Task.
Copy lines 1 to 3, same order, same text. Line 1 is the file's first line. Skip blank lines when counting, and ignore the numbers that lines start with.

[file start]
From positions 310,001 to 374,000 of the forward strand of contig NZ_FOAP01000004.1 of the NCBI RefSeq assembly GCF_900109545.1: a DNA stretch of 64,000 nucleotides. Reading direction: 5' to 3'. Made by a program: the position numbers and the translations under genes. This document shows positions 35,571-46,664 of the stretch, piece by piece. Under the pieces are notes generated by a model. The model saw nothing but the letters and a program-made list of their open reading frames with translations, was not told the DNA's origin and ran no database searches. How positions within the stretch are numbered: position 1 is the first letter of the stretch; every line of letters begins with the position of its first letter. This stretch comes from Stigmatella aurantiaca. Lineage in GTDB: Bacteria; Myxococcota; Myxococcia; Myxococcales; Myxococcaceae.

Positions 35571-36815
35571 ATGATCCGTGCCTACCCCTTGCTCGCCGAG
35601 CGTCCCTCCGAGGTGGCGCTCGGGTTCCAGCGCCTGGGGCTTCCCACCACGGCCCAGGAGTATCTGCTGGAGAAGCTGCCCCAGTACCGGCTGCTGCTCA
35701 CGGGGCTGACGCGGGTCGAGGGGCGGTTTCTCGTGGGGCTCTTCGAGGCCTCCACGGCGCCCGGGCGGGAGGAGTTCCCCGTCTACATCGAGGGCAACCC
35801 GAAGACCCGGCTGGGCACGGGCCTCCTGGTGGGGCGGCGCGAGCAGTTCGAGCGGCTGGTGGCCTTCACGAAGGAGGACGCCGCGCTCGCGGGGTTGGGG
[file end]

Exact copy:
From positions 310,001 to 374,000 of the forward strand of contig NZ_FOAP01000004.1 of the NCBI RefSeq assembly GCF_900109545.1: a DNA stretch of 64,000 nucleotides. Reading direction: 5' to 3'. Made by a program: the position numbers and the translations under genes. This document shows positions 35,571-46,664 of the stretch, piece by piece. Under the pieces are notes generated by a model. The model saw nothing but the letters and a program-made list of their open reading frames with translations, was not told the DNA's origin and ran no database searches. How positions within the stretch are numbered: position 1 is the first letter of the stretch; every line of letters begins with the position of its first letter. This stretch comes from Stigmatella aurantiaca. Lineage in GTDB: Bacteria; Myxococcota; Myxococcia; Myxococcales; Myxococcaceae.

Positions 35571-36815
35571 ATGATCCGTGCCTACCCCTTGCTCGCCGAG